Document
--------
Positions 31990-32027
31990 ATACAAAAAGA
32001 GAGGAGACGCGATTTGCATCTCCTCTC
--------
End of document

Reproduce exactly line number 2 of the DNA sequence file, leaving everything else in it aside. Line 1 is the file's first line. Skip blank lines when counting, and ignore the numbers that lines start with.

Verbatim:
31990 ATACAAAAAGA